The Future of Growth


The long-term actuarial balance of Social Security is heavily dependent on assumptions about long-term economic growth. Thus, the actuaries report is an annual exercise in basically making things up about future population growth and productivity growth. Consequently, if you’re Jagadeesh Gokhale and your job is to be a professional complainer about how Social Security is doomed, you can always offer this kind of critique:

The trustees are discounting the possibility that the unemployment rate may remain higher than was assumed last year and that, therefore, earnings may not rebound any faster compared to last year’s assumptions. It appears that that incoming data on unemployment and GDP growth played little if any role in informing assumptions about future earnings growth rates.

Totally true. Conversely, the trustees are discounting basically all possibilities. Their projections about future productivity, future population growth, future disability rate, etc. are all extremely crude extrapolations that have no real basis. Which is why I think it’s perverse to spend a lot of time worrying about these things.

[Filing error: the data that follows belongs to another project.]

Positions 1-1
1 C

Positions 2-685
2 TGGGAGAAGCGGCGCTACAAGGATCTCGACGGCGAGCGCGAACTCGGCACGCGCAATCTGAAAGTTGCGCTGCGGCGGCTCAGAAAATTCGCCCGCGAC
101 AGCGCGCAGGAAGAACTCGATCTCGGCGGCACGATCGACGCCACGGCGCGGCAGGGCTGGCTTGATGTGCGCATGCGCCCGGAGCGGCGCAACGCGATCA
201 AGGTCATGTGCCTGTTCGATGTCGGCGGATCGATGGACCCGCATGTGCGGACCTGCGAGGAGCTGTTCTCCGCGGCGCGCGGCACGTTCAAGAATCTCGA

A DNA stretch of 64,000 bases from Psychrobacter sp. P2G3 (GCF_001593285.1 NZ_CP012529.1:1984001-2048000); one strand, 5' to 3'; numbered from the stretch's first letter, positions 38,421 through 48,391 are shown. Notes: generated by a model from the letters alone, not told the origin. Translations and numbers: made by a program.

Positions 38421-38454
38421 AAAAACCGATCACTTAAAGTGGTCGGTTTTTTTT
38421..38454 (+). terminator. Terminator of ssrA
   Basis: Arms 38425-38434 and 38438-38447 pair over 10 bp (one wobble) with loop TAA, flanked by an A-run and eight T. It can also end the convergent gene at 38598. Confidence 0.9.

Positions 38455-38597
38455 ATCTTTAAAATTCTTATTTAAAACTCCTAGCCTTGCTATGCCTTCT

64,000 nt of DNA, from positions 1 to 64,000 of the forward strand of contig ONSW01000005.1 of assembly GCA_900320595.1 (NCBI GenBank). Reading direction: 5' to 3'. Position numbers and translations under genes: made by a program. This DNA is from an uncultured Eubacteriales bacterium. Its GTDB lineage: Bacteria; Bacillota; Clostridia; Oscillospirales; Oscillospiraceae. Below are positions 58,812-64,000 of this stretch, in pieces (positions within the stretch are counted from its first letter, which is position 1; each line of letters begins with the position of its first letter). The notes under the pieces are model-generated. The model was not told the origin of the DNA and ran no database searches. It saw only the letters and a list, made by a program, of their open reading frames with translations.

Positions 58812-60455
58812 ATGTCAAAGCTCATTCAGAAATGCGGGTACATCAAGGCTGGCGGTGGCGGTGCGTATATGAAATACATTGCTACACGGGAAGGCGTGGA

But one thing that I do think is worth keeping an eye on is people’s consistency about these kind of projections. I normally associate right-of-center people and institutions, like Gokhale’s Cato Institute, with an extremely sunny optimism about the future growth prospects of market democracies like the United States of America. But insofar as you’re sunny and optimistic about US long-term growth prospects, you should be quite sanguine about this Social Security situation. Conversely, if you think the Trustees are too sanguine you ought to be a pessimist about US growth prospects in general. And if you think the long-term growth outlook is bad, then that’s a huge problem for reasons that are much larger than Social Security.